03/11/2010

By Sue Knight

Balance is the key… While it is important to be disciplined and structured in training and follow the advice given to you by your coaches, you must leave room to let your natural talent shine through. Have fun but avoid excess” Ryan Giggs interviewed in The Mail on Sunday

But how? A state of balance is one of ease, fluency and realisation of that natural talent. However the more usual state for most people is one of anxiety and stress;

“The three demons to personal effectiveness are inner noise, foveal vision and muscle tension” John Grinder co-founder NLP

In the last week I have been fascinated by the competitors in the Commonwealth Games. Watching the divers balanced on the edge of the diving board I was struck by their amazing poise and balance. Contrast that to the trembling hands of some of the competitors on Masterchef whose hands were shaking so much with nerves they could barely arrange the food on the plate. It seems that when we face a situation that ‘matters’ there is a greater chance that the nerves will take over. And as a consequence we lose our natural talent at the very times that we would wish to tap into them the most.

Our bodies are the source of feedback as to whether we are in balance or not. The question is do we listen? We can be accustomed to shutting out the signals with caffeine, pain killers and work. If you lay flat on the floor you will discover the imbalance in how you hold your body when you are upright. Even when lying down our bodies continue to hold the habits that we adopt when we are sitting, standing or exercising. So even when theoretically we could relax prostrate we find that our posture reveals the habits we have adopted and you will find that each side of the body touches the ground differently. Some parts will not just relax into the floor the way that the body of a baby would for example.

Any degree of tension or imbalance and we jeopardise our natural talent and our rightful success. So the question is what to do about it if you do want to change? Swamiji — a hindu monk and ayurverdic doctor with whom we consult when I am working in India says “Too much of anything is bad for you” So what are you doing too much of - work, worrying, strenuous exercise, eating unhealthily, drinking, smoking, stressing, sitting badly, watching a screen, taking pain killers, coffee and tea drinking, alcohol …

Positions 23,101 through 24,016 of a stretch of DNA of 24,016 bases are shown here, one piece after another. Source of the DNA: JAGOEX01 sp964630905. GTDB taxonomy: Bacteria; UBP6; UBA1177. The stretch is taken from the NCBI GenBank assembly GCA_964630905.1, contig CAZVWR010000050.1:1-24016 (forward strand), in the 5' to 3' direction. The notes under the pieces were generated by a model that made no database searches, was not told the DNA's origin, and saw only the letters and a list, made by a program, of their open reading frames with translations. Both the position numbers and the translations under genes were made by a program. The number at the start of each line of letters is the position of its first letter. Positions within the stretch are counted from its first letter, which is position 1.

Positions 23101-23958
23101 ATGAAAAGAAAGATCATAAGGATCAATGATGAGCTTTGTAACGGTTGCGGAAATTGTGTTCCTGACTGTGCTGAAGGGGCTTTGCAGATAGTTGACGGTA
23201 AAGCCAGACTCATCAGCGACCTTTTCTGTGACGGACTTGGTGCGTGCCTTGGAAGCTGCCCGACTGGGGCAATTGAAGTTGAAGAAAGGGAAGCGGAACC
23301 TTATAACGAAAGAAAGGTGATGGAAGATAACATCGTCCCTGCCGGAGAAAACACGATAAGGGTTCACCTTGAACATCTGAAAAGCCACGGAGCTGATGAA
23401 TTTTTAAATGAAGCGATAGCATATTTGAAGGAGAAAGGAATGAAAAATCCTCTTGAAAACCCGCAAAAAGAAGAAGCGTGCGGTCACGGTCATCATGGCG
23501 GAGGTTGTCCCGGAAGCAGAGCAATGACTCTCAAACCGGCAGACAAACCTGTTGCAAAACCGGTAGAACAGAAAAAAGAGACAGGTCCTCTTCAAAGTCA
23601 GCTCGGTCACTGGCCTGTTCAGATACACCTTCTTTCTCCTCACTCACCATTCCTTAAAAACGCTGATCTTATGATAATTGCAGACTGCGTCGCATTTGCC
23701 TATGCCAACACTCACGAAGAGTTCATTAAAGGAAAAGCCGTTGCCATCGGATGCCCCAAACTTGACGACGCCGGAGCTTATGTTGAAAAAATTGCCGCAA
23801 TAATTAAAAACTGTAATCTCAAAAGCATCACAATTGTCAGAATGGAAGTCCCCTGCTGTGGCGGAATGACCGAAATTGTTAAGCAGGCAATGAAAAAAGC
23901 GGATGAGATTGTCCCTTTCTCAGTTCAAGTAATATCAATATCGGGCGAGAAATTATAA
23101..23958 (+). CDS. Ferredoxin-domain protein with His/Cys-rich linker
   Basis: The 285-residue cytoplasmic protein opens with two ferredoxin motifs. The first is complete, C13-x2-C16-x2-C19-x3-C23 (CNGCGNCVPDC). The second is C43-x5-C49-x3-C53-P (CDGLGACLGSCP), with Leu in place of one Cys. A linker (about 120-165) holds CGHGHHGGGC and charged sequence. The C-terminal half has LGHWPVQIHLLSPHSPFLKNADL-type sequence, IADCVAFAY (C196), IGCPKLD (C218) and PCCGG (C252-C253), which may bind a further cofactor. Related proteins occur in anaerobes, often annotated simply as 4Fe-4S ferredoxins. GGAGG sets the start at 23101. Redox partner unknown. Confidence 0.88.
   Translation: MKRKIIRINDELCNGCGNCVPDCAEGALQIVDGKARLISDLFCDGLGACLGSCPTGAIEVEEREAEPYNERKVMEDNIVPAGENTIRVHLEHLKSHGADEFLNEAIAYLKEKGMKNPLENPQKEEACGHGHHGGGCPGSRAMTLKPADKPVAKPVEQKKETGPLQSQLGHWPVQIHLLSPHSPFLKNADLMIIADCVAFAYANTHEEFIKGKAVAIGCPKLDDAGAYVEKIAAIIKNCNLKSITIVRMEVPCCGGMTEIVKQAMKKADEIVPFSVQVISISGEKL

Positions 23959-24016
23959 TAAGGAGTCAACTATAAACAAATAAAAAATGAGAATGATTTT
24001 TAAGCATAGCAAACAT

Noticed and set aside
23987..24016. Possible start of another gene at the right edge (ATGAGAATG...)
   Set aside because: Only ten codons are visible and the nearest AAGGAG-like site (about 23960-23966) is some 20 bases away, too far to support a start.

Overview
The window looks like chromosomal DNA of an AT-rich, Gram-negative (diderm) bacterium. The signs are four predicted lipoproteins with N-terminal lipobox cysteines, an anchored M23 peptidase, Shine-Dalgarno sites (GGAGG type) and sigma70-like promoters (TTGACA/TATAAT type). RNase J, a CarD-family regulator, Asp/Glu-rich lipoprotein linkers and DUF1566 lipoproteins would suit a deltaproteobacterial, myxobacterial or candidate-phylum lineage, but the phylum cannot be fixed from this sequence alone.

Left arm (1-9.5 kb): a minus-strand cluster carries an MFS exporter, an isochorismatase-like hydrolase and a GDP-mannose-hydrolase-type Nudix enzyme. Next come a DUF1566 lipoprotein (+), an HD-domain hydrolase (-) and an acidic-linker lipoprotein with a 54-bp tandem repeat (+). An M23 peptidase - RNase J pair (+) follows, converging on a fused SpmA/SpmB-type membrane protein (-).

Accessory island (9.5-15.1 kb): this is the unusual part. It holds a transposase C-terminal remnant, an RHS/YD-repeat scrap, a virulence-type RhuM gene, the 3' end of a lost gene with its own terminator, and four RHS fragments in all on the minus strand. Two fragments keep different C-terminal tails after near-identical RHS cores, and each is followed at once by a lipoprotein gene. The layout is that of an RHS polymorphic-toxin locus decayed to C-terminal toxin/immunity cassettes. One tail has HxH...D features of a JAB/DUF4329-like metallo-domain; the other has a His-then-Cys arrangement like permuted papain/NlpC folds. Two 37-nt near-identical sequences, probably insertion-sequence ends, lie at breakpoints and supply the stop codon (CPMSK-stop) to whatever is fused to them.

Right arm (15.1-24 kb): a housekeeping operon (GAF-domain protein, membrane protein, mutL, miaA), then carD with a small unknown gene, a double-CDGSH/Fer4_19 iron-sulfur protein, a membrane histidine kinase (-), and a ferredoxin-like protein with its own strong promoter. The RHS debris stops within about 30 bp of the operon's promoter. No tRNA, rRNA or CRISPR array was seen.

How many years do you think you have left? One theory is that we can expect to live about the same length of time as our parent of the same sex. How long does that give you? Here in France where I am writing this the country has come to a standstill with the strikes against the raising of the retirement age to 62! In the UK we can expect it to be at least 67 and even that might change. You can expect be working a lot longer than people in previous generations and it is unlikely that there will much in the way of support for your ‘old age’.. so balance in your life that allows you to do what you really love doing and doing it healthily has never been more important. You are going to be doing what you are doing for a long time!!

So what do you do about those excesses, those indulgences and bad habits? You might expect me to offer some complex NLP formula that involves changing your thinking patterns, imagining the ‘you’ that you want to be and finding associations that allow you to access that memory whenever you wish. You could tap into those limiting beliefs that override your underlying desire to find natural ways of being in life. Well I could.

And it is much simpler than that. As Bob Newhart says in his old but popular classic clip “Stop it!!”. Simple as that... it’s your life — how do you choose to live it?

If you haven’t seen this I recommend it and if you want to see a similarly provocative coach at work and even experience him come and see Frank Farrelly at Work in November in Henley on Thames.

Sue Knight is author of NLP at Work which is now in its much revised 3rd edition and provider of NLP Training and Consultancy in India, Australia, the UK, and France. You can find out more about her work at www.sueknight.co.uk


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